Yikes. I wonder if Arnie knows?
Google has been letting its diverless cars loose on the freeways of California. This particular hands-free car technology means there are no hands on the car’s steering wheel.
The ‘drone’ cars just take off and drive all by themselves. Google admitted in October 2010 that the Toyota Prius automated driverless cars had already driven more than 140,000 miles in test drives around California, entirely on auto-pilot. Google’s no-driver cars have cruised out of Google headquarters in Mountain View, northern California, down the Pacific Coast Highway to Santa Monica and have also driven across the Golden Gate Bridge and along San Francisco’s Lombard Street.
Some have driven as much as 1000 miles with no-one at the wheel.
Google’s lawyers say there is nothing illegal about testing driverless cars on California’s roads despite the fact that drivers are not forewarned. Each car has had a regular-old-human in the driving seat, though not driving. Speed limlits are respected as every road’s speed limit is programmed into the car’s ‘brain’. A software engineer goes along for the ride too, in case of “software problems”. (Hmm, wonder what those could be? Car turns left into a ravine by mistake? Car won’t stop when it gets back to Google HQ?)
Sebastian Thrun, 43, is the Google manager overseeing the production of the driverless car and its test drives.
Here’s how he describes Google’s drone-car project.
“Our goal is to help prevent traffic accidents, free up people’s time and reduce carbon emissions by fundamentally changing car use. Our automated cars use video cameras, radar sensors and a laser range finder to ‘see’ other traffic, as well as detailed maps which we collect using manually-driven vehicles to navigate the road ahead. Safety has been our first priority… Our cars are never unmanned. We always have a trained safety driver behind the wheel who can take over as easily as one disengages cruise control. And we also have a trained software operator in the passenger seat to monitor the software. Any test begins by sending out a driver in a conventionally driven car to map the route and road conditions. By mapping features like lane markers and traffic signs, the software in the car becomes familiar with the environment and its characteristics in advance. And we’ve briefed local police on our work.”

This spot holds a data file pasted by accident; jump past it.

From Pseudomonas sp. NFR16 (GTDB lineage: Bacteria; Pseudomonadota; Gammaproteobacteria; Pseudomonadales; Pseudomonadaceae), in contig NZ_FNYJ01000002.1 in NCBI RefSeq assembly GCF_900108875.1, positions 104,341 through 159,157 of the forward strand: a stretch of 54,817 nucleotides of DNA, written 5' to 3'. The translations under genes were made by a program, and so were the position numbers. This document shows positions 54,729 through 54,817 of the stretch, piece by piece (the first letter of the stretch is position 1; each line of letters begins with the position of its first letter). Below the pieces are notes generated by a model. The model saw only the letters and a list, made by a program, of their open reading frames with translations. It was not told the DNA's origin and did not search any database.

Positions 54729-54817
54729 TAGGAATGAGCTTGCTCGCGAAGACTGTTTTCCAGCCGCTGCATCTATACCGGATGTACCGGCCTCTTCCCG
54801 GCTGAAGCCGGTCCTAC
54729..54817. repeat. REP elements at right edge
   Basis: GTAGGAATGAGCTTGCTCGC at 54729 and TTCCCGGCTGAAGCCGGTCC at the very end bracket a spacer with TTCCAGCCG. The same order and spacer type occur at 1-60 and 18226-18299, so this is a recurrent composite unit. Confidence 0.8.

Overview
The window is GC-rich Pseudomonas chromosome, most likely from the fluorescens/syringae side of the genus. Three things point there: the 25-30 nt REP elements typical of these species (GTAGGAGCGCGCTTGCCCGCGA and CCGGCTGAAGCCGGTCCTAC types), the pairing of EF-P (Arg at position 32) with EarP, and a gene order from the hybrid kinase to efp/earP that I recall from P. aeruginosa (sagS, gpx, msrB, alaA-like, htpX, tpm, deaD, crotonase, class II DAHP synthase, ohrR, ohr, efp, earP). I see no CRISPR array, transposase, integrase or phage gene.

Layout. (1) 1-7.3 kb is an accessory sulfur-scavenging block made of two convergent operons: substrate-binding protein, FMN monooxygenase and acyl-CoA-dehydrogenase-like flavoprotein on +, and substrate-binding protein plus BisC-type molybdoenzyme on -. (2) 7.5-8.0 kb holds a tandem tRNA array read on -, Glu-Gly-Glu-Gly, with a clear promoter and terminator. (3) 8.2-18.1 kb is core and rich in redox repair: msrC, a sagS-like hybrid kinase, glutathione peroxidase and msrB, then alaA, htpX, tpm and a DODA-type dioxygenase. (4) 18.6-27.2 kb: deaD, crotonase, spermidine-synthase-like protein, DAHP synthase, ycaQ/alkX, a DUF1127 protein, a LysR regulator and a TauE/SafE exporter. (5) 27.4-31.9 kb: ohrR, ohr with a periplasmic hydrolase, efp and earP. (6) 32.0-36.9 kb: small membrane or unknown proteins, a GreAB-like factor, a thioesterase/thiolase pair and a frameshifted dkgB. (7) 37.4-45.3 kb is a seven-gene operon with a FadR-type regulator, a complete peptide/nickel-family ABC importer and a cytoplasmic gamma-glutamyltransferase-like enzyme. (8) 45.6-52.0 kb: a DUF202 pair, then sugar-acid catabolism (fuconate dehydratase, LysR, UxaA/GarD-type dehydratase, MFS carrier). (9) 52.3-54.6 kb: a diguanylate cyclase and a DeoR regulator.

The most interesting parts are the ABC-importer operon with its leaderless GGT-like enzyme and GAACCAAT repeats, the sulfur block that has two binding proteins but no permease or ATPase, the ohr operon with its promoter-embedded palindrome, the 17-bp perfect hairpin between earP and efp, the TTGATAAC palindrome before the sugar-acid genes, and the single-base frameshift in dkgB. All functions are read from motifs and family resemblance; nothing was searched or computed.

It’s easy to imagine both the dangers and the benefits of driverless cars. The dangers are too obvious to need mentioning! Personally I don’t want to go anywhere near one till they’ve been proven error-free for, oh, twenty years. The cars could, though, conceivably be great for disabled people, people with temporary illness or injury, people who hate driving, people who’re too drunk to drive…
One benefit I wouldn’t go along with really is Thrun’s assertion that “the U.S. Department of Transportation estimates that people spend on average 52 minutes each working day commuting. Imagine being able to spend that time more productively.”
Sebastian, there are other things in life besides work, even at Google HQ. If you’re going to release a driverless car onto the streets of America, please don’t do it just so people can spend another 52 minutes looking at their latop. It’s the car that’s supposed to be the drone – not the human!